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*Reggie Forte was born on this date in 1949. He was an African American civil rights activist and one of the founding members of the Black Panther Party.
Forte was born in Birmingham, Alabama, to Leavy II and Helen (Demand) Forte; he had two brothers, Sherwin and Leavy III. At age ten, his family relocated to Emeryville, California, in 1959 and later to Oakland, California. Forte attended Oakland Tech High School.
In 1868, one of Forte's forefathers emigrated from the United States to Liberia with his family. Willis Forte sailed on the Golconda, with his wife Paulina, son Wiley, daughter Catherine, and another son Charles. Later, as Wiley took a wife, he established a town called Forteville that still thrives today. In America, his family history showed three brothers, Caze, Washington, and Preston Forte. They owned land in Eufaula, Alabama. Each brother raised 11 children.
They lived in a close community to protect each other from the Ku Klux Klan. As a story was told, an incident arose in the 1930s between the Ku Klux Klan and the family is documented in the book Witness to Injustice by David Frost, Jr. One of the Forte men went to town and had a fight with a white man. A knife was involved, and both men were injured. When Forte made it home to Eufaula, the women and children moved into the woods for protection while the men prepared for a confrontation. The next day a group of Klansmen came to the Forte compound for revenge.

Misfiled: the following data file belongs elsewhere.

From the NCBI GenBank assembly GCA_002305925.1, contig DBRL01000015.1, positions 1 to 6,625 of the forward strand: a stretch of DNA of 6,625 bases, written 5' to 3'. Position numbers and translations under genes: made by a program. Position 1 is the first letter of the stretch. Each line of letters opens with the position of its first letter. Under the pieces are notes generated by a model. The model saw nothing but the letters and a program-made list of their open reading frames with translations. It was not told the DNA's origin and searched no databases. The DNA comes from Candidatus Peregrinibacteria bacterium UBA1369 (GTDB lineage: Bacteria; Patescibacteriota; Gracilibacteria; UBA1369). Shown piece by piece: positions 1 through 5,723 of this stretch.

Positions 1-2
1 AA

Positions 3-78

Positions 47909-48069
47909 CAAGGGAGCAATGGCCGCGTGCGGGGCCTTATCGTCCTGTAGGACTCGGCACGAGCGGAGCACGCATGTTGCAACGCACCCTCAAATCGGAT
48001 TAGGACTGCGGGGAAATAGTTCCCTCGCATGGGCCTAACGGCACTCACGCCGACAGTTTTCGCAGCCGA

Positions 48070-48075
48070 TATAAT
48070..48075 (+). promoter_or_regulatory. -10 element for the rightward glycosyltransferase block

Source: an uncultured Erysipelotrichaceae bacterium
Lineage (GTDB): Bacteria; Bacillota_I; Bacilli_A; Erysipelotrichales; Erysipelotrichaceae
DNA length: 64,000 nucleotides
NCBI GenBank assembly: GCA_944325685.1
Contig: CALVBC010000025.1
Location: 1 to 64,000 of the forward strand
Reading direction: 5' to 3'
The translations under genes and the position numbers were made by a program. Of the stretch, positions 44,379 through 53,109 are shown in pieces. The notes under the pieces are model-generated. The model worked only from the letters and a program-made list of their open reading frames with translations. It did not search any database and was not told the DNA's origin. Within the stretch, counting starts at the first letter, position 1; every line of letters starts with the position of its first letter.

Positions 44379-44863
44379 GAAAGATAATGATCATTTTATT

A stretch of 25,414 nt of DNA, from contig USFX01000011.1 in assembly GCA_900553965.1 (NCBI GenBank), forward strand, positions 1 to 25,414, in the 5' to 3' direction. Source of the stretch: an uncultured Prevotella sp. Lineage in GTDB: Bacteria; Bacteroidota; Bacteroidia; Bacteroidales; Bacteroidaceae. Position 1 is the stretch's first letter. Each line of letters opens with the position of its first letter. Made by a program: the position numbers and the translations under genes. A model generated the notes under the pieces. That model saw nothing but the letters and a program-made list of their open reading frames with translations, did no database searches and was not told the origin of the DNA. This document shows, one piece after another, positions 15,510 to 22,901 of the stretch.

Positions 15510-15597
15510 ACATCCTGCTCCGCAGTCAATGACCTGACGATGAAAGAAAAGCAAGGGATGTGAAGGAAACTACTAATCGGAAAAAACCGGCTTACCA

They stopped at a country store to load up on supplies. When asked by the store owner where they were headed, the Klan leader said, "to get those Fortes." The proprietor told them they'd need a lot more ammunition, supplies, and lunch because they would be gone for a long time. He explained that some of the Forte family could shoot, and they would be ready to fight. The Klan reconsidered and went home. In 1963, Forte’s maternal step-grandmother was a victim of the 16th Street Baptist Church bombing in Birmingham, where four little girls were killed. She survived but never fully recovered from her wounds.
In Oakland, while in high school, Forte met Bobby Seale and Huey P. Newton and, with his big brother Sherwin, joined them to patrol neighborhoods in Richmond, Oakland, Berkeley, and San Francisco to monitor the police. They often followed the arrested to the police department station and frequently paid their bail. The Panthers always (legally) displayed their weapons publicly. In 1967, Forte, Sherwin, Lil' Bobbie Hutton, Big Man, Bobby Seale, and others went to Sacramento, California's state capitol, to introduce their Ten Point Platform and to demonstrate their opposition to a law that made it illegal to bear firearms in public.
Reginald (Reggie) Forte died February 18, 1997, in San Jose, California. He had one daughter, Marcella Anne Forte, three grandsons, Anthony Narcisse, Dione, Darrell Narcisse, one niece, Tosha Forte, and one nephew, Leavy Forte IV.